Table 1: Elemental percentage of Ca and P on the surface of the surfaces of Ti after NaOH, heat treatments and immersion in SBF and modified SBF for 20 days

 

Sample

Elemental (%)

NaOH-heat treated Ti immersed

O

P

Ca

SBF

62.62

8.04

10.17

SBF modified with

Calcium gluconate

65.06

20.97

22.58

Calcium lactate

29.49

8.47

10.58

Calcium nitrate

61.80

12.80

20.75

Calcium acetate

58.28

8.58

13.06

Calcium carbonate

48.15

13.03

13.48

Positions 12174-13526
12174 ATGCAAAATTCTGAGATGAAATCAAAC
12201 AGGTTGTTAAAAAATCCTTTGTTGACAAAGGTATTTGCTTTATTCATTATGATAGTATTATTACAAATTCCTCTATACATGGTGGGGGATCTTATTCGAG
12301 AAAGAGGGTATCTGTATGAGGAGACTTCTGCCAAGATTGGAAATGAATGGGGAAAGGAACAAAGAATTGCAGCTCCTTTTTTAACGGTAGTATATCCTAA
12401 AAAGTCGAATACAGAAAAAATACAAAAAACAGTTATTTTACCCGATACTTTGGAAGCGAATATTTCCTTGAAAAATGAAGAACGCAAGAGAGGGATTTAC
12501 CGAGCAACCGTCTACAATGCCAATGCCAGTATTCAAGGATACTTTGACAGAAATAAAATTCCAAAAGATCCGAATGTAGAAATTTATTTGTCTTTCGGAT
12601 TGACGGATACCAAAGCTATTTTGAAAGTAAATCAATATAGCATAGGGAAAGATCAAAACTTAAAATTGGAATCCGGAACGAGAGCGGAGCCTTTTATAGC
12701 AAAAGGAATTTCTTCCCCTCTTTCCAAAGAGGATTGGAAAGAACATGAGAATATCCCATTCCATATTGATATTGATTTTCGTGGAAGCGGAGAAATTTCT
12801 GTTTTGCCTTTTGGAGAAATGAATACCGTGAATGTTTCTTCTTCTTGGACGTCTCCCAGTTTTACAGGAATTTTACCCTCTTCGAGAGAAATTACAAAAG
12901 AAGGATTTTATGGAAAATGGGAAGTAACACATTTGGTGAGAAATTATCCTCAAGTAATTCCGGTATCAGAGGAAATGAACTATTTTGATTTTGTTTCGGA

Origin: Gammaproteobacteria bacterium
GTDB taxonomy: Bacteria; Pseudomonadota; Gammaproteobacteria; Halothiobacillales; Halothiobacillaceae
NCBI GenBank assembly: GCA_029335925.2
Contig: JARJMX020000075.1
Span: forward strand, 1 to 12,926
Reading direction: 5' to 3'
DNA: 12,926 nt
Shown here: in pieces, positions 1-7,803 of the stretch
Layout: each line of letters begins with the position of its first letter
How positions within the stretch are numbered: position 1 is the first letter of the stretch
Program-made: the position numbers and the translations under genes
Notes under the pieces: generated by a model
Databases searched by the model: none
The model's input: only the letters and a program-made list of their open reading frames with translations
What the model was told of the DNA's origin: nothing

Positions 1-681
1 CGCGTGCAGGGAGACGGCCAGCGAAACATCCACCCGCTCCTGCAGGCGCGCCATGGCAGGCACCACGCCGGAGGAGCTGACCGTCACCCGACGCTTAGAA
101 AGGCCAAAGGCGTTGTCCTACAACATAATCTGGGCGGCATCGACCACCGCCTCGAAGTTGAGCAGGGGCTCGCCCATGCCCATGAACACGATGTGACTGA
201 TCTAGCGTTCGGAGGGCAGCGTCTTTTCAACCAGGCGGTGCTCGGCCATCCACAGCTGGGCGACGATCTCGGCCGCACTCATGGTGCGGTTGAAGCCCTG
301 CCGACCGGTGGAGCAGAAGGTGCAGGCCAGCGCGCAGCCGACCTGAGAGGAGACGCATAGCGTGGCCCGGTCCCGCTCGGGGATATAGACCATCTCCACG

DISCUSSION- The peak corresponds to that of PO43-, HPO42-and carbonate ions corresponds to the presence of crystalline apatite [28,29]. The peaks appeared at 2q=25o, 32o, 39.2o, 46.7o, 49.46o and 53.14oobtained for both the coatings corresponds to that of crystalline apatite [29,30]. It has been found that the alkaline treated Ti forms a sodium titanate (Na2Ti5O11) surface layer. This sodium titanate could form many Ti-OH groups in SBF. The mechanism of apatite formation onTiO2 in SBF can be interpreted in terms of the electrostatic interaction of the surface oxide with the ions in the fluid. When exposed to SBF, the Na+ ions in the surface layer of Na2Ti5O11 are exchanged with H3O+ions present in the fluid facilitating the formation of Ti-OH groups. Because of the negatively charged ions at the surface, the initial surface potential during biomimetic development in SBF solution was extremely negative [30]. The positively charged calcium (Ca2+) ions from the SBF solution are preferentially attracted to this negatively charged surface, and the potential is shifted to the anodic direction. The negatively charged phosphate (HPO42-) ions are attracted to this positively charged surface, forming an amorphous CaP, and the potential shifts are negative. This CaP develops into crystalline apatite on its own. Because the SBF is significantly supersaturated about apatite even under normal circumstances, the apatite develops spontaneously by taking the calcium and phosphate ions in the fluid once created [31,32]. The NaOH treatment produced spherical precipitates on the Ti surface that were made up of nano-sized sodium hydrogen titanate with a layered structure. The sodium hydrogen titanate in SBF releases its Na+ ions by exchanging them with H3O+ ions on its surface, forming TiOH groups. Thus, the formed TiOH groups induce apatite formation as earlier described for the NaOH- and heat-treated Ti metal [33,34]. The SBF utilized to study the effect of surface charge on the nucleation and development of calcium phosphate phases in vitro was a supersaturated solution containing calcium supplements. From SEM-EDX analysis results, calcium supplements, such as calcium gluconate, calcium nitrates, and calcium carbonate, have been shown to improve apatite formation. It is a component of various calcium supplements for the control of blood calcium levels due to its high re-sorbability. It is non-toxic and has high physiological compatibility.